American Diabetes Association
Online_Appendix_rev_081920_final_R1.pdf (1.94 MB)

STAT1 dissociates adipose tissue inflammation from insulin sensitivity in obesity

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posted on 2020-09-29, 19:29 authored by Ada AdminAda Admin, Aaron R. Cox, Natasha Chernis, David A. Bader, Pradip K Saha, Peter M. Masschelin, Jessica B. Felix, Robert Sharp, Zeqin Lian, Vasanta Putluri, Kimal Rajapakshe, Kang Ho Kim, Dennis T. Villareal, Reina Armamento-Villareal, Huaizhu Wu, Cristian Coarfa, Nagireddy Putluri, Sean M. Hartig
Obesity fosters low-grade inflammation in white adipose tissue (WAT) that may contribute to the insulin resistance that characterizes type 2 diabetes mellitus (T2DM). However, the causal relationship of these events remains unclear. The established dominance of signal transducer and activator of transcription 1 (STAT1) function in the immune response suggests an obligate link between inflammation and the co-morbidities of obesity. To this end, we sought to determine how STAT1 activity in white adipocytes affects insulin sensitivity. STAT1 expression in WAT inversely correlated with fasting plasma glucose in both obese mice and humans. Metabolomic and gene expression profiling established STAT1 deletion in adipocytes (STAT1a-KO­­­) enhanced mitochondrial function and accelerated TCA cycle flux coupled with reduced fat cell size in subcutaneous WAT depots. STAT1a-KO reduced WAT inflammation, but insulin resistance persisted in obese mice. Rather, elimination of type I cytokine interferon gamma (IFNg) activity enhanced insulin sensitivity in diet-induced obesity. Our findings reveal a permissive mechanism that bridges WAT inflammation to whole-body insulin sensitivity.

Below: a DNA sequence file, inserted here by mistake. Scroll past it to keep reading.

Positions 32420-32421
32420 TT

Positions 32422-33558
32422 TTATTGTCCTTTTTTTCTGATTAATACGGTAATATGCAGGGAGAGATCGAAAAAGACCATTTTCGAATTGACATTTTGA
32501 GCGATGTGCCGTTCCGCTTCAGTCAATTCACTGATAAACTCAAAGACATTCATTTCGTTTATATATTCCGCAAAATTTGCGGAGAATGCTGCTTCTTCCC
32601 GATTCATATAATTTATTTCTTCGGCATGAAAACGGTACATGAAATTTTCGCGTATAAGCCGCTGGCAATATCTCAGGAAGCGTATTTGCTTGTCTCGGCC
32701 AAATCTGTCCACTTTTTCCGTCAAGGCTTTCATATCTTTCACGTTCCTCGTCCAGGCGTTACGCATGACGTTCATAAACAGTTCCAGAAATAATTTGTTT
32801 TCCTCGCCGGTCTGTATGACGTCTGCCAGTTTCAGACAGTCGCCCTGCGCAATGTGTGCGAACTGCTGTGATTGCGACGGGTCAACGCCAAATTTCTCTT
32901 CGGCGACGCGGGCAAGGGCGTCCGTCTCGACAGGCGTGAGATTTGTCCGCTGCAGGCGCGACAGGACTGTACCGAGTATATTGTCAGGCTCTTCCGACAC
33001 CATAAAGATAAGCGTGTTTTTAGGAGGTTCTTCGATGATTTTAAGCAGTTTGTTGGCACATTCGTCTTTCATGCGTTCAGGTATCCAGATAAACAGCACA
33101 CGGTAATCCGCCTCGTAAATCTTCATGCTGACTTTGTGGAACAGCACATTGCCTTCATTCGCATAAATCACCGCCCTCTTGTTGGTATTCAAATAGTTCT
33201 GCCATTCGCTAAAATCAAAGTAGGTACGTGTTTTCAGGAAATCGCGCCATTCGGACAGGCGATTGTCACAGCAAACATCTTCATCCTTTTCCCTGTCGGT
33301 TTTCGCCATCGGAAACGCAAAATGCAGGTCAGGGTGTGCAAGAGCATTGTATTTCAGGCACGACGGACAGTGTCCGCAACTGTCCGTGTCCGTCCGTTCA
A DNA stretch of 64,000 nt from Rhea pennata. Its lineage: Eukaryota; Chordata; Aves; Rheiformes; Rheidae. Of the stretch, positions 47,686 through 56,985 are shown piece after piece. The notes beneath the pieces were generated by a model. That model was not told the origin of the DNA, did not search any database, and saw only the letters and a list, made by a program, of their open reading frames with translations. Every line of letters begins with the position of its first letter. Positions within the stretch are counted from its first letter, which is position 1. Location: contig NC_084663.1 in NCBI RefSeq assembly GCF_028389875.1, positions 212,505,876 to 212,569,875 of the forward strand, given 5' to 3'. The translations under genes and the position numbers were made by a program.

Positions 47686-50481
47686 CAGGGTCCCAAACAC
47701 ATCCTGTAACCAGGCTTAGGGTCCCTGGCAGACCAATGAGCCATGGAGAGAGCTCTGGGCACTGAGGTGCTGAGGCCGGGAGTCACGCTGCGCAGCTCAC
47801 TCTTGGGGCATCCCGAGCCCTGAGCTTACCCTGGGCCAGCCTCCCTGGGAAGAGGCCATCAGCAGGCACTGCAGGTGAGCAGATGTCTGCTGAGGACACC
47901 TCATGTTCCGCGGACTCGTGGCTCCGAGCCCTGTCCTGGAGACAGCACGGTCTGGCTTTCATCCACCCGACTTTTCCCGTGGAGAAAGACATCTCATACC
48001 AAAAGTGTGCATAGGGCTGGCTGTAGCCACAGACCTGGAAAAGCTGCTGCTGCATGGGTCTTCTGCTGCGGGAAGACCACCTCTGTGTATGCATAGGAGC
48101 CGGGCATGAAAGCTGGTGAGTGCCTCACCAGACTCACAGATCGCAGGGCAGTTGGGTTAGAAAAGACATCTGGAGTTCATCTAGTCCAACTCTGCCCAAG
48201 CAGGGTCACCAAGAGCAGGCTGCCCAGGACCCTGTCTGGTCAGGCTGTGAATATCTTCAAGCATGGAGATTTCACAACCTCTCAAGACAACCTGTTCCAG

This work was funded by American Diabetes Association #1-18-IBS-105 (S.M.H.) and NIH grants R01DK114356 (S.M.H.) and R01DK121348 (H.W.). This study was also funded (in part) by an award from the Baylor College of Medicine Nutrition and Obesity Pilot and Feasibility Fund. The Cellular and Molecular Morphology Core receives support from the Texas Digestive Diseases Center (P30DK056338). The Metabolomics Core was supported by the CPRIT Core Facility Support Award RP170005 “Proteomic and Metabolomic Core Facility,” NCI Cancer Center Support Grant P30CA125123, and intramural funds from the Dan L. Duncan Cancer Center (DLDCC). This study was also supported, in part, by the Assistant Secretary of Defense for Health Affairs endorsed by the DOD PRMRP Discovery Award (No. W81XWH‐18‐1‐0126 to K.H.K.) and VA Merit Review I01 CX00042403 (to R.A.V.) from the United States Department of Veterans Affairs Clinical Sciences Research and Development and R01 HD093047 (to R.A.V.).


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